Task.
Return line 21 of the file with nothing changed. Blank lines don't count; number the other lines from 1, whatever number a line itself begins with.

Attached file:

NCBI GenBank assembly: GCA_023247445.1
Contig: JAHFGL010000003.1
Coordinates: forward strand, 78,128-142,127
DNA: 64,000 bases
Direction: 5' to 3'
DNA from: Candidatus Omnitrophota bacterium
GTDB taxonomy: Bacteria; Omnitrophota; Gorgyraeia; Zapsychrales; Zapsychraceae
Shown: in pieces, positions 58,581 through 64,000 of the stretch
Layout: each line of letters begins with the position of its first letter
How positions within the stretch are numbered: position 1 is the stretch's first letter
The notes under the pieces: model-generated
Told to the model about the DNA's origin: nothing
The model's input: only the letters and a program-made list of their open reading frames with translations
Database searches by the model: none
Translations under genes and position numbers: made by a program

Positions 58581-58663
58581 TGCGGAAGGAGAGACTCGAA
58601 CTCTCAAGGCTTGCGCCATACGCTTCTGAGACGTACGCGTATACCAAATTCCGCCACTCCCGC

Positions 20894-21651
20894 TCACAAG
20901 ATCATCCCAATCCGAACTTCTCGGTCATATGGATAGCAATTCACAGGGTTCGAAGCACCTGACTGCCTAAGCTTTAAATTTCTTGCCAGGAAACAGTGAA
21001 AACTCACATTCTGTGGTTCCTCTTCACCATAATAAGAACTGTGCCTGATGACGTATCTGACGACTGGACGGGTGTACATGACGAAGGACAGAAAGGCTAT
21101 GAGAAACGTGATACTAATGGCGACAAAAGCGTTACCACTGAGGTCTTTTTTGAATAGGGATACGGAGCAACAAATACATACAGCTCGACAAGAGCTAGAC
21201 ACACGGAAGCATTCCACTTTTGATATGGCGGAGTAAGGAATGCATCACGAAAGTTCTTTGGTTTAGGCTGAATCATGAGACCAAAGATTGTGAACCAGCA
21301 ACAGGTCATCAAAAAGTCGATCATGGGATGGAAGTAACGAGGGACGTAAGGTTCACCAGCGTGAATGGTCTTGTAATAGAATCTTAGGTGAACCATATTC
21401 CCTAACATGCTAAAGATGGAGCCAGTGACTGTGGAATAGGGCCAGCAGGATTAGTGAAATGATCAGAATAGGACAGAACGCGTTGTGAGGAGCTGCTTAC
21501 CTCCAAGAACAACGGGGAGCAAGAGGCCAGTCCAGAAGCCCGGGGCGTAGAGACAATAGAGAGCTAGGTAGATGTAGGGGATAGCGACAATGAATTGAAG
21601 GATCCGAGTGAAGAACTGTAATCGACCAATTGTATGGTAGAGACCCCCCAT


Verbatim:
20901 ATCATCCCAATCCGAACTTCTCGGTCATATGGATAGCAATTCACAGGGTTCGAAGCACCTGACTGCCTAAGCTTTAAATTTCTTGCCAGGAAACAGTGAA